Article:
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Rand Paul filibuster splits GOP, Graham now supports CIA nominee

March 07, 2013|By Lisa Mascaro and Michael A. Memoli

WASHINGTON – The political fallout from Sen. Rand Paul’s filibuster has begun as fellow Republican Sen. Lindsey Graham switched Thursday to support John Brennan as CIA director, saying the vote has become a “referendum” on the drone program.

Graham’s changed position comes after Paul, the Kentucky tea party favorite, became an overnight political sensation for holding the Senate floor nearly 13 hours as he pressed the Obama administration for assurances Americans would not be targeted on U.S. soil by unmanned military-style aircraft.

“I was going to vote against Brennan until the filibuster, so he picked up one vote,” Graham said. “This whole argument that somehow Brennan and the president are operating outside of just good logic and human decency – I don’t want to cast a vote to suggest that I think that’s credible.”

The South Carolina Republican and his longtime GOP ally, Sen. John McCain of Arizona, held the Senate floor for their own moment Thursday, as they defended the drone program and criticized Paul’s effort as misguided.

"I don't think what happened yesterday is helpful to the American people," McCain said on the Senate floor.

Graham said that while he believes Brennan is qualified for the post, he had previously sought to withhold his support because he finds Brennan “arrogant, a bit shifty.”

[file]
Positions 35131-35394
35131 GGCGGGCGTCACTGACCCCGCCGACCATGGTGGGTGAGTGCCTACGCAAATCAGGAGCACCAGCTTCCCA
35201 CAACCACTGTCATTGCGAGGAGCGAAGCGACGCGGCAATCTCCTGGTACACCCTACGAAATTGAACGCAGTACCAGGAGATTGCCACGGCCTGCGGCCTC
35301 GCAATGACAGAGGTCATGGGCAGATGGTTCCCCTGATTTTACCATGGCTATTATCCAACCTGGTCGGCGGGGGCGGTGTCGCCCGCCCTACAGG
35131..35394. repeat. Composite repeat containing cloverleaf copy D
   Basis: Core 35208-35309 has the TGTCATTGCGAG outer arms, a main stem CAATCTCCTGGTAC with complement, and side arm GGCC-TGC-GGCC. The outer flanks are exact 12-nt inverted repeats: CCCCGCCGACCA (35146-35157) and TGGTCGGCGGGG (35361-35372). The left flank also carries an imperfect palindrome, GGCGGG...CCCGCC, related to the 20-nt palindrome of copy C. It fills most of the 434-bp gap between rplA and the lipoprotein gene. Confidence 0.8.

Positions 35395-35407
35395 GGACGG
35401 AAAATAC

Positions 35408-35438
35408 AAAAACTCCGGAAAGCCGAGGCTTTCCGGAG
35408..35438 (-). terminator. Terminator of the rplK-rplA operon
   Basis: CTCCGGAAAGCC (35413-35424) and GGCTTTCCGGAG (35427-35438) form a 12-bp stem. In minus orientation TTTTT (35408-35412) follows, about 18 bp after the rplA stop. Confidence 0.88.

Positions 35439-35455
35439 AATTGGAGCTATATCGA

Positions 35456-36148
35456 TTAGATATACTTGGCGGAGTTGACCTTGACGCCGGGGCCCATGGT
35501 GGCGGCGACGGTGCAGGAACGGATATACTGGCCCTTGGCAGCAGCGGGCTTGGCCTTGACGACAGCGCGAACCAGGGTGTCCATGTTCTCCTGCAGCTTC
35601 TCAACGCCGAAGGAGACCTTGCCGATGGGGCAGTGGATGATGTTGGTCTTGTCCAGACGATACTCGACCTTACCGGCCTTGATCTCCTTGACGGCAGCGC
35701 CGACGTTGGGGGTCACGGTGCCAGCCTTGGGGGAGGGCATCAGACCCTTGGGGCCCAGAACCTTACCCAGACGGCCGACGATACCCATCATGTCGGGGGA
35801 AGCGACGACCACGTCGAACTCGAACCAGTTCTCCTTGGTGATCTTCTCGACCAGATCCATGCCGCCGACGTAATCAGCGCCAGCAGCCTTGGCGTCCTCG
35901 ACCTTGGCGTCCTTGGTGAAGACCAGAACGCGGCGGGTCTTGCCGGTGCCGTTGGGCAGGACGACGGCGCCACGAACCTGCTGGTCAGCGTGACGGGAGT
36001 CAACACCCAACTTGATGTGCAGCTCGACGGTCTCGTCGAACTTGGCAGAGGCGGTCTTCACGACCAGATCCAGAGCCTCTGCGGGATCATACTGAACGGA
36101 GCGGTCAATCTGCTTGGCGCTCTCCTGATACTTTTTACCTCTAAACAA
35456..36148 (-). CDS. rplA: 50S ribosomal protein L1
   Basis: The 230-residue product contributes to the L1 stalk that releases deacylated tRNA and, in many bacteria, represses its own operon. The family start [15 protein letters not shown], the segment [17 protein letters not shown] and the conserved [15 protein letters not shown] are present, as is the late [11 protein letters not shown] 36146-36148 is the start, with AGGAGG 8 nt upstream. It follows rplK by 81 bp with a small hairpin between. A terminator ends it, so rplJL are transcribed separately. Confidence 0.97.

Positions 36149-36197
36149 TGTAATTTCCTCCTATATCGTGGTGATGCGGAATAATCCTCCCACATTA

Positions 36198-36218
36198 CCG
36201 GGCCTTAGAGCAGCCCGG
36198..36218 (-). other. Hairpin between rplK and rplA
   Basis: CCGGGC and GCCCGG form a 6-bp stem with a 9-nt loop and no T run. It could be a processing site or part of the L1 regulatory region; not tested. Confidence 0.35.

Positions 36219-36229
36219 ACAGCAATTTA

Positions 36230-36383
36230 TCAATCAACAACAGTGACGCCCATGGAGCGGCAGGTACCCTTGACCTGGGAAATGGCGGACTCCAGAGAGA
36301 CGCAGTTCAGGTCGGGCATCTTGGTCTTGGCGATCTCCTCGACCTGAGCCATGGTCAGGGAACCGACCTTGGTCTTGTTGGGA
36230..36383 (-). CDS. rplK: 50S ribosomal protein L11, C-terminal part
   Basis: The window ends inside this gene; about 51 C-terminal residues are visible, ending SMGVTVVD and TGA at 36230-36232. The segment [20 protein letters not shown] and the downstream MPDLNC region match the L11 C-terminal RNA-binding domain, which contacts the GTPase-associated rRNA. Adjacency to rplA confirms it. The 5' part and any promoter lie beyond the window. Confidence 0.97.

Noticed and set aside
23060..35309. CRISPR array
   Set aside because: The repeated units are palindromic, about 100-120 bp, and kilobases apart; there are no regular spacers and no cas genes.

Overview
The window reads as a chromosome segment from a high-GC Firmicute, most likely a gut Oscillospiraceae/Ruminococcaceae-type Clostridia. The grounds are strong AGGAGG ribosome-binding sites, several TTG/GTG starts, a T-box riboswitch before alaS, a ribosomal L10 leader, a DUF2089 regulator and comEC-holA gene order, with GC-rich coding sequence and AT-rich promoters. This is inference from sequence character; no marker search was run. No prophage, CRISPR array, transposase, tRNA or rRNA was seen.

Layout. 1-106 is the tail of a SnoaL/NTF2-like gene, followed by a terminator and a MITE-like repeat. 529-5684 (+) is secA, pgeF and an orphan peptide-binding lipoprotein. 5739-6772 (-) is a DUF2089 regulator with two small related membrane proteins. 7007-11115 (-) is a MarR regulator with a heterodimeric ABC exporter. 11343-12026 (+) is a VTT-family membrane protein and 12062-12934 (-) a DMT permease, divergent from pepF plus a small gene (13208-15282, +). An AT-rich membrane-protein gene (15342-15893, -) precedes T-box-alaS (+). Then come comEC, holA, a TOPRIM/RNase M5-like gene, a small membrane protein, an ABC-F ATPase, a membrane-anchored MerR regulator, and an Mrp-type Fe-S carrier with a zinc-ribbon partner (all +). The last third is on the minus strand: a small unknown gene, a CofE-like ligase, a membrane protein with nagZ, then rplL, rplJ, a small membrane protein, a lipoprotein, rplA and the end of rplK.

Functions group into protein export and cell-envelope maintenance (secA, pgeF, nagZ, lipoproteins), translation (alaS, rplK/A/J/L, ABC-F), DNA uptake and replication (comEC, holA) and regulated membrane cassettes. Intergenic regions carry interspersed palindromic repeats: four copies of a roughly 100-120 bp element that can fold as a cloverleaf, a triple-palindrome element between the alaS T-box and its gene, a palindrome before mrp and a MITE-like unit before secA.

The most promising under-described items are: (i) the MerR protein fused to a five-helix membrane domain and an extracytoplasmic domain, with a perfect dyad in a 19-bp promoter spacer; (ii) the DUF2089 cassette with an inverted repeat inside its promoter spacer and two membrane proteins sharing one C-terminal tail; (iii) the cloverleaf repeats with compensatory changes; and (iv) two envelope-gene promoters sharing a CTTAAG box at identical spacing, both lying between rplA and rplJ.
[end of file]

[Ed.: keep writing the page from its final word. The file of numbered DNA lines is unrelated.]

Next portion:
“I am going to vote for Brennan now because it’s become a referendum on the drone program,” Graham said.

The nomination of Obama’s choice to head the spy agency was approved by the Intelligence Committee in a lopsided vote this week, with three senators opposed. Brennan was on track for approval Wednesday until Paul launched an old-fashioned filibuster.

The talk-a-thon drew widespread attention on and off Capitol Hill, and other GOP senators, including Senate Minority Leader Mitch McConnell of Kentucky – a onetime Paul critic – lined up to join after an outpouring the public interest. Tea party activists were thrilled, seizing the moment as a victory in their pursuit of limited government. 

Once Paul relented after midnight, the vote was set for the procedurally earliest date, Saturday.

Senate Majority Leader Harry Reid of Nevada said Thursday morning he hoped to find agreement with Republican leaders to conduct the vote sooner, but McConnell now has decided to oppose Brennan’s nomination and appeared unwilling to yield. At least one Democrat had also joined Paul’s effort.

Paul said Thursday morning on CNN he would allow the vote sooner if the White House would provide information he sought – a move that could be seen as a gesture toward the administration.

Other GOP senators also may be reconsidering their opposition to Brennan, Graham said.

“You just stay tuned,” he said.

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lisa.mascaro@latimes.com

twitter.com/LisaMascaroinDC

michael.memoli@latimes.com

twitter.com/mikememoli

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